Taking or harmful interference with Antarctic wildlife is prohibited except in accordance with a permit issued by a national authority.
 
Do not use aircraft, vessels, small boats, or other means of transport in ways that disturb wildlife, either at sea or on land.
Do not feed, touch, or handle birds or seals, or approach or photograph them in ways that cause them to alter their behavior. Special care is needed when animals are breeding or molting.
Do not damage plants, for example by walking, driving, or landing on extensive moss beds or lichen-covered scree slopes.
Do not use guns or explosives. Keep noise to the minimum to avoid frightening wildlife.
Do not bring non-native plants or animals into the Antarctic, such as live poultry, pet dogs and cats, or house plants.

A variety of areas in the Antarctic have been afforded special protection because of their particular ecological, scientific, historic, or other values. Entry into certain areas may be prohibited except in accordance with a permit issued by an appropriate national authority.
Activities in and near designated Historic Sites and Monuments and certain other areas may be subject to special restrictions.
 
Know the locations of areas that have been afforded special protection and any restrictions regarding entry and activities that can be carried out in and near them.
Observe applicable restrictions.
Do not damage, remove, or destroy Historic Sites or Monuments or any artifacts associated with them.

Do not interfere with scientific research, facilities or equipment.
 
Obtain permission before visiting Antarctic science and support facilities; reconfirm arrangements 24-72 hours before arrival; and comply with the rules regarding such visits.
Do not interfere with, or remove, scientific equipment or marker posts, and do not disturb experimental study sites, field camps, or supplies.
BE SAFE
 
Be prepared for severe and changeable weather and ensure that your equipment and clothing meet Antarctic standards. Remember that the Antarctic environment is inhospitable, unpredictable, and potentially dangerous.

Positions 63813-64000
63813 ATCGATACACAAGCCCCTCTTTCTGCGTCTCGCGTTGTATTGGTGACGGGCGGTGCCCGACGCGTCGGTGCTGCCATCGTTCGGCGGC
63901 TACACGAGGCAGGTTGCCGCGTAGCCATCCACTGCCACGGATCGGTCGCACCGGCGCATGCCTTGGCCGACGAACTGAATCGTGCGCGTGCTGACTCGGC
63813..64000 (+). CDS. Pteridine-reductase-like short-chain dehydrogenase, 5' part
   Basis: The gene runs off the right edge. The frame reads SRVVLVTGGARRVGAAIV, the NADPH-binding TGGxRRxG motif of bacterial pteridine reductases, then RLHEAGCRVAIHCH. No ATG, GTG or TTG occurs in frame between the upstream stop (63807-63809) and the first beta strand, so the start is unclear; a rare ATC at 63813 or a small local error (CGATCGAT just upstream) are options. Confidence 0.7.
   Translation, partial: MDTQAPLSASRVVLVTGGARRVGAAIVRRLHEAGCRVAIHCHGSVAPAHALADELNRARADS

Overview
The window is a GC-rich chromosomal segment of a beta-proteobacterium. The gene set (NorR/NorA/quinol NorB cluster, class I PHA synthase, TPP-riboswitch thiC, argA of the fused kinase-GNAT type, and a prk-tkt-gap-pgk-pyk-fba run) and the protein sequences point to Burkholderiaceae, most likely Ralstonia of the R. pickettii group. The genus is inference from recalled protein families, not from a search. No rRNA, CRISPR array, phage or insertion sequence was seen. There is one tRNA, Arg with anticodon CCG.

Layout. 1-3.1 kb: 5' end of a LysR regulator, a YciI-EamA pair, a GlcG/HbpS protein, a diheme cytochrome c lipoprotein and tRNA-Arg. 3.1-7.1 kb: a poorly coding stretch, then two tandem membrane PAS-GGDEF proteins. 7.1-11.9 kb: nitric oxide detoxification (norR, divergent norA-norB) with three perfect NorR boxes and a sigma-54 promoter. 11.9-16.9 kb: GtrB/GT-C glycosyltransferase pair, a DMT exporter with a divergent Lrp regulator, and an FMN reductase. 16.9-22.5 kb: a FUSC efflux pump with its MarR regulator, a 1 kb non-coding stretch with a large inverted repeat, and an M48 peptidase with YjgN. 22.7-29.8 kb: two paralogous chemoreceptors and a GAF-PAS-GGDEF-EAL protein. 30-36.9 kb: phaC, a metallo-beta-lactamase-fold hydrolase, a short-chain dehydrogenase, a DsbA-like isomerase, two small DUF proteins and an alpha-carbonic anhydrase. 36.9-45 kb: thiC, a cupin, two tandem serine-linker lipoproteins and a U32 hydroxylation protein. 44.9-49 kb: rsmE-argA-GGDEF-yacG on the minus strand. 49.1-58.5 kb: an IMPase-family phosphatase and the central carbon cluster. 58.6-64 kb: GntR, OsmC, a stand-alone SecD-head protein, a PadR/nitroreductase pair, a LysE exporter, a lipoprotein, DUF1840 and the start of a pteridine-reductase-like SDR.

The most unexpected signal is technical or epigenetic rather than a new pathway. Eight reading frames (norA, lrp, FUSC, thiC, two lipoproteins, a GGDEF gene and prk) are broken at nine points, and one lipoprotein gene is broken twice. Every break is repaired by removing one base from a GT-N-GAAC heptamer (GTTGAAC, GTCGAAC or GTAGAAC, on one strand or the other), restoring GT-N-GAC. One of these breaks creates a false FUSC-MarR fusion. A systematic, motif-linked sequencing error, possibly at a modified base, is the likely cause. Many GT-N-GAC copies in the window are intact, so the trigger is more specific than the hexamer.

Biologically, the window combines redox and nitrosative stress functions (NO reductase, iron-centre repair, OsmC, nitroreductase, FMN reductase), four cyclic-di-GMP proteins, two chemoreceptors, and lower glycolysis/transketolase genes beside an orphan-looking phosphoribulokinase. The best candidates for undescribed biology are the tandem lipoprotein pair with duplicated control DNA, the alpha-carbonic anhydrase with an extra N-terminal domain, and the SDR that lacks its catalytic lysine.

Know your capabilities and the dangers posed by the Antarctic environment, and act accordingly. Plan activities with safety in mind at all times.
Keep a safe distance from all wildlife, both on land and at sea.
Take note of, and act on, the advice and instructions from your leaders; do not stray from your group.
Do not walk onto glaciers or large snow fields without the proper equipment and experience; there is a real danger of falling into hidden crevasses.
Do not expect a rescue service. Self-sufficiency is increased and risks reduced by sound planning, quality equipment, and trained personnel.
Do not enter emergency refuges (except in emergencies). If you use equipment or food from a refuge, inform the nearest research station or national authority once the emergency is over.
Respect any smoking restrictions, particularly around buildings, and take great care to safeguard against the danger of fire. This is a real hazard in the dry environment of Antarctica.

Antarctica remains relatively pristine, the largest wilderness area on Earth. It has not yet been subjected to large-scale human perturbations. Please keep it that way.
 
Do not dispose of litter or garbage on land. Open burning is prohibited.
Do not disturb or pollute lakes or streams. Any materials discarded at sea must be disposed of properly.
Do not paint or engrave names or graffiti on rocks or buildings.
Do not collect or take away biological or geological specimens or man-made artifacts as a souvenir, including rocks, bones, eggs, fossils, and parts or contents of buildings.
Do not deface or vandalize buildings or emergency refuges, whether occupied, abandoned, or unoccupied.